Asheville heating season tends to be fairly mild, as benefits our temperate North Carolina climate. Even so, a good heater can be a great comfort during those cold nights, and you never want your furnace to conk out when the temperatures start to fall. You can start off the heating season properly by following a few basic preparation tips that will keep your furnace running at peak efficiency.
- Schedule a maintenance session. Regular maintenance is key to keeping your furnace running at its peak, but the end of summer is an ideal time to plan for a cleaning and routine check-up. If there are any worn or broken pares, if the pilot light is having trouble, or if any other issues arise, you can get them fixed before the temperatures get cold. This is also a good time to get your chimney cleaned, if you have one, and to check the ducts in your heating system for any leaks or excess dust.
- Seal your windows and doors. You lose a great deal of energy from leaky doors and windows as warm air from your home escapes into the great outdoors. Checking your home for leaks and then sealing them properly b or better yet, having a qualified professional do it for you b will save money on your electric bills this winter.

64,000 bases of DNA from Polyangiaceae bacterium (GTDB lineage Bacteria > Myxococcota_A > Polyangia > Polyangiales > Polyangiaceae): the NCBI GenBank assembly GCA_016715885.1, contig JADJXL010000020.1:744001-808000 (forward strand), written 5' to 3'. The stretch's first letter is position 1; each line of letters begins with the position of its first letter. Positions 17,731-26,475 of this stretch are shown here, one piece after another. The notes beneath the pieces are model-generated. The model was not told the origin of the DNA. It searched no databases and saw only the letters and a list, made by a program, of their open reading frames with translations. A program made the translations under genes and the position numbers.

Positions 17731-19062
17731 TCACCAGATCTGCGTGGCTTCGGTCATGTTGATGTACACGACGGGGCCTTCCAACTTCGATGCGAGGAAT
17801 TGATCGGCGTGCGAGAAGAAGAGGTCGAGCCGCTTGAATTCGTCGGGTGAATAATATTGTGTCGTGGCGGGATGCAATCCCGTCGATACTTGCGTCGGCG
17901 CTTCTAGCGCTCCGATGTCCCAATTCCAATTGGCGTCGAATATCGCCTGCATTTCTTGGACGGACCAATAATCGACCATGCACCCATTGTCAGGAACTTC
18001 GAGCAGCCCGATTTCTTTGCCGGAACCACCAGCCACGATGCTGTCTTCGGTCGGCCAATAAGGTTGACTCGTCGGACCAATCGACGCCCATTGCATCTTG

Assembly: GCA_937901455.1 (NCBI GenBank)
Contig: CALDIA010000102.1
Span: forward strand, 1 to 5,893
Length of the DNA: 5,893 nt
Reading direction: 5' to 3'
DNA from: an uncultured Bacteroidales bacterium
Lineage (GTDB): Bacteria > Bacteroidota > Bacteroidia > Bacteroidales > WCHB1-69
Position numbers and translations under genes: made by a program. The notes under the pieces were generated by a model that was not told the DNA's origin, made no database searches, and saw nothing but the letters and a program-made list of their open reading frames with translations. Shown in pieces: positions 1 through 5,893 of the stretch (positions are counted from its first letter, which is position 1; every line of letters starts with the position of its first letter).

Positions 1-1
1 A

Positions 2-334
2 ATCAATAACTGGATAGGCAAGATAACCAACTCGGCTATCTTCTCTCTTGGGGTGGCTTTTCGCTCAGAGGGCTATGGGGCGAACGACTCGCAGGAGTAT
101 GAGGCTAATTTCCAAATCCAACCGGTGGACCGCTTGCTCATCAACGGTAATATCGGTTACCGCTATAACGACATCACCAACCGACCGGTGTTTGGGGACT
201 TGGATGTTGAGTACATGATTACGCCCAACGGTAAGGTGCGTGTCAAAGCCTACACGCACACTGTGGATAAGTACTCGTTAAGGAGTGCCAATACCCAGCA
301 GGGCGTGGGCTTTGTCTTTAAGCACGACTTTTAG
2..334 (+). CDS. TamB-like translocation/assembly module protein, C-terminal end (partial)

- Lower your thermostat. It sounds like a little thing, but it can actually mean a great deal when calculating winter heat costs. Most people wonb t notice a few degrees difference in temperature, and the lower the thermostat setting, the more money you can save. That lowered thermostat means that your furnace wonb t have to work so hard to keep you warm, and help your bottom line in the bargain.
If you want to start off the Asheville heating season properly, then contact Comfort Central for help. We perform regular maintenance calls with courtesy and professionalism, and if the time has come to install a new furnace, web ll make sure you have the right one to do the job. Call us today to set up an appointment.When to Schedule Your Heating Installation in Brevard, NC » « Hendersonville Air Conditioning Guide: What's in My Outdoor Unit?